You did not know her.
She wore a yellow dress and ran in the fields near her home. The fragrant air kissed her cheek and the breeze blew her skirt until it tangled in her legs and she fell to the ground, laughing. The breeze became stronger and its music rang in her ears and warned her to get home before the scent of the air changed to earth and rain and storm. She rolled in the tall grass and ignored the call of the wind to go home, though its whisper was urgent. Ahh, but she was strong and found comfort in the tall grass and the sound of the leaves rustling as the branches swayed to the strains of the wind. She arrived home wet as the clothes that still hung on the line, for her parents had not a chance to remove them before the deluge came. They laughed along with her, for they had long since known this daughter was a warrior, a gentle warrior who dared nature to defy her passions.
You did not know her years later as she cuddled her babies and softly cried blessings into their thick black hair, a genetic gift from their father. She had wanted three little ones running in her home but was widowed when the second was still a toddler. Somehow, she managed to successfully raise them while being an attorney for those with little money to spend and much else to lose. Her children mirrored her resiliency and loved her dearly, always inspiring her to follow her passions—her job, her art, her joy of dancing in the rain. This gentle warrior, enveloped in grief as she lost her parents within months of each other, found deep within her the spirit of the Apache warrior, Lozen, and carried on. Her soul, stricken with anguish, never lost its vibrancy as she aged into a much-admired matriarch.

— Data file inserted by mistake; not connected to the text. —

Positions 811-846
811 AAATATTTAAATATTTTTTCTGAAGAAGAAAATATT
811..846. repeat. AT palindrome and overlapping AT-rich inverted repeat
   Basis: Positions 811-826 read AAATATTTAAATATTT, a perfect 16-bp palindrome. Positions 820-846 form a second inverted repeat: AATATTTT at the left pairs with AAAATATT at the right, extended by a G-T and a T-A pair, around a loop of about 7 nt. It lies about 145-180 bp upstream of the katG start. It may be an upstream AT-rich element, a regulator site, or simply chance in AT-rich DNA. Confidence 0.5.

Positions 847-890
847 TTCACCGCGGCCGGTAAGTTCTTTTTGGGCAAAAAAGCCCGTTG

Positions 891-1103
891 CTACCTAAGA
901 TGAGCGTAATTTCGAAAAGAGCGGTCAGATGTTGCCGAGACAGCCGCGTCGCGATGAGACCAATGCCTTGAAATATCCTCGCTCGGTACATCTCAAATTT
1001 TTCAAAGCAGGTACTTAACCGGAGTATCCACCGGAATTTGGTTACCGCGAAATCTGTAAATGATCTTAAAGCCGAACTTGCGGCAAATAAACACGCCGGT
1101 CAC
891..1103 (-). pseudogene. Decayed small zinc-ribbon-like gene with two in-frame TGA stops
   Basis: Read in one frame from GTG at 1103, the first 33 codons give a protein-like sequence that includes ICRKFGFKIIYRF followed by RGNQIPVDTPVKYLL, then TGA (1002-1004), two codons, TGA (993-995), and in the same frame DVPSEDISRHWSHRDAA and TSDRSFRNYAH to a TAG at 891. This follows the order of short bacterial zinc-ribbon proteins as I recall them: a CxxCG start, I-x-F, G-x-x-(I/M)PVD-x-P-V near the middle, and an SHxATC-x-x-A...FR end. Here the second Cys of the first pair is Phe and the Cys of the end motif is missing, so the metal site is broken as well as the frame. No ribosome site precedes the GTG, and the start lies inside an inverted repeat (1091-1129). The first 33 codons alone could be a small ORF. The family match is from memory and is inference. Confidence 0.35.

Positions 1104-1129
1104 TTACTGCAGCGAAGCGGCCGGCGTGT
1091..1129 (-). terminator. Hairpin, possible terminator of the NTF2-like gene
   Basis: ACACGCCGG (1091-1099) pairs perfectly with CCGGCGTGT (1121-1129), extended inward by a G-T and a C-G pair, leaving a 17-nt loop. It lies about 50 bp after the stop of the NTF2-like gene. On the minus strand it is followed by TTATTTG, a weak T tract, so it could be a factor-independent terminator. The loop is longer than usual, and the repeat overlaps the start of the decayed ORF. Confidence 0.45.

You did not know her, yet you stole her from this planet, where you wreaked havoc and fear. She, however, slipped quietly into the unknown with her passions intact, her wisdom leading her to a plane of serenity and peace.
You did not know her. This. Gentle. Warrior.
Rosaria Caporrimo is of proud Sicilian heritage who grew up bilingual with the Sicilian language (it is not a dialect). Having taken back her Italian citizenship many years ago, she travels back to “la patria” each summer. Rosaria was a psychology professor in the CUNY system for many years but has always been a poet, writer, and actor. She is currently working on several acting and writing projects.